For the past decade, there has been an increasing number of "novel protein ingredient" foods marketed in the petfood industry. Originally, these were merchandised in the veterinary trade for elimination diets intended as nutritional support for animals with recalcitrant food hypersensitivities. Today they are being featured as more mainstream products and promoted for their connection to the "Wild," "Primordial" and "Ancestral" thematic past of our now domesticated furry companions. Many of them feature meats from "near-domestic" herbivorous species like deer (venison), rabbit and buffalo, or fish and fowl species like salmon, trout and duck.
We have discussed salmon previously (October 2011), and we will save trout and duck for another day. Meat from deer, rabbit and buffalo has not been a big part of commercial petfoods until recently, but one can easily imagine them as prey for our pets' wild ancestors. A glamorous phantasmagorical story indeed. But, to fast forward into our current reality we should probably understand these meats a bit better if they are going to be a part of the petfood ingredient landscape for the foreseeable future.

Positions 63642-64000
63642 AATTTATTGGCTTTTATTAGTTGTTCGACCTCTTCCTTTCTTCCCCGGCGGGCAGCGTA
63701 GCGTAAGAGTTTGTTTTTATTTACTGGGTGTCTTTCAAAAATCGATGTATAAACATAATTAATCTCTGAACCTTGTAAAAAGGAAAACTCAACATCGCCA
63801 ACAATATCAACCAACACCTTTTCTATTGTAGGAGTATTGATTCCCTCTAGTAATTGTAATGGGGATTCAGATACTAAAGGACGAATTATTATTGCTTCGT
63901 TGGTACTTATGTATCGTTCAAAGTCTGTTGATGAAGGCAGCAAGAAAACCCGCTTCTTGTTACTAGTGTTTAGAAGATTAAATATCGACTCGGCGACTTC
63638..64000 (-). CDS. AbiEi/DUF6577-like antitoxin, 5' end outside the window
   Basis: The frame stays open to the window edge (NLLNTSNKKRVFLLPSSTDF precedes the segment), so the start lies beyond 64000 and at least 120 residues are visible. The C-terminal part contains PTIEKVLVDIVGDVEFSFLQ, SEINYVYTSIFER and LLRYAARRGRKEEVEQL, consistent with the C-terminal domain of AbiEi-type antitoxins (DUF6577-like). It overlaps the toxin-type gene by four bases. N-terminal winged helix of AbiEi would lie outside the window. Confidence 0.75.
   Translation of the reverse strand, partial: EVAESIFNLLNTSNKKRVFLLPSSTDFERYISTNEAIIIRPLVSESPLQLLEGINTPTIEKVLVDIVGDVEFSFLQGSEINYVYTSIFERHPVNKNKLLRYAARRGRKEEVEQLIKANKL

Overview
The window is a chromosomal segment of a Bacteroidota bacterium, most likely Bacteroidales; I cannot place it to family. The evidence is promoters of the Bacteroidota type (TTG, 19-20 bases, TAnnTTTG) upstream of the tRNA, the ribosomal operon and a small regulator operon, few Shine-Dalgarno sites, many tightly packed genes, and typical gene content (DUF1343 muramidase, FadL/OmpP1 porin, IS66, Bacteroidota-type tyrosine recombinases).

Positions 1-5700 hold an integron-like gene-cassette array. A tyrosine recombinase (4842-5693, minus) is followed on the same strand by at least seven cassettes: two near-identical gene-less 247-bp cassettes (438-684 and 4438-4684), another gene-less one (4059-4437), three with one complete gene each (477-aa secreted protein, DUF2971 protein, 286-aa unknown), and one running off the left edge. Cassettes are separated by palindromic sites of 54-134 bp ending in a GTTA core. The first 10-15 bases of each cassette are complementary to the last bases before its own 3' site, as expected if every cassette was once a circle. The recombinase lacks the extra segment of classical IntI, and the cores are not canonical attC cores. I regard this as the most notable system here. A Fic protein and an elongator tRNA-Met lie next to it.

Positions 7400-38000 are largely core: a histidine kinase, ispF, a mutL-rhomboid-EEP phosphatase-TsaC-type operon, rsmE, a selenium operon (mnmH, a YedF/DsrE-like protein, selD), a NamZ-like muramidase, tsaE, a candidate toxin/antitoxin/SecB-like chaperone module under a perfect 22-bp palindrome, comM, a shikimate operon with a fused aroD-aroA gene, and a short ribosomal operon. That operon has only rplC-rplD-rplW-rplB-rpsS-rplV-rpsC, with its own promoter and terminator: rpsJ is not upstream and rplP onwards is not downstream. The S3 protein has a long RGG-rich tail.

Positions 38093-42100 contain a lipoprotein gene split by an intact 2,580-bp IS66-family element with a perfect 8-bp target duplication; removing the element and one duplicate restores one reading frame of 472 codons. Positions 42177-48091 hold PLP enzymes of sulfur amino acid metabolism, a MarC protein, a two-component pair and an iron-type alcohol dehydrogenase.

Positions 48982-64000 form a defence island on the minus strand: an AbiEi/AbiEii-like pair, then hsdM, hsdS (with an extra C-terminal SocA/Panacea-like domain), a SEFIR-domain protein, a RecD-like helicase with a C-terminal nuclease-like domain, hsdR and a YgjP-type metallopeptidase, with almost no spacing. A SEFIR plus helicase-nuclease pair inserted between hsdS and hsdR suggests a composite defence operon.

These meats conjure images of hunting wild game. But, does that make for a sustainable supply? Estimates are hard to come by because most consumption of game is local or regional with only limited information reported to government agencies. Further, systems to support the accumulation of truly wild supplies sufficient to provide for industrial production of petfoods on a national scale don't really exist. Despite this, these meats are getting into the supply chain. So how is this happening?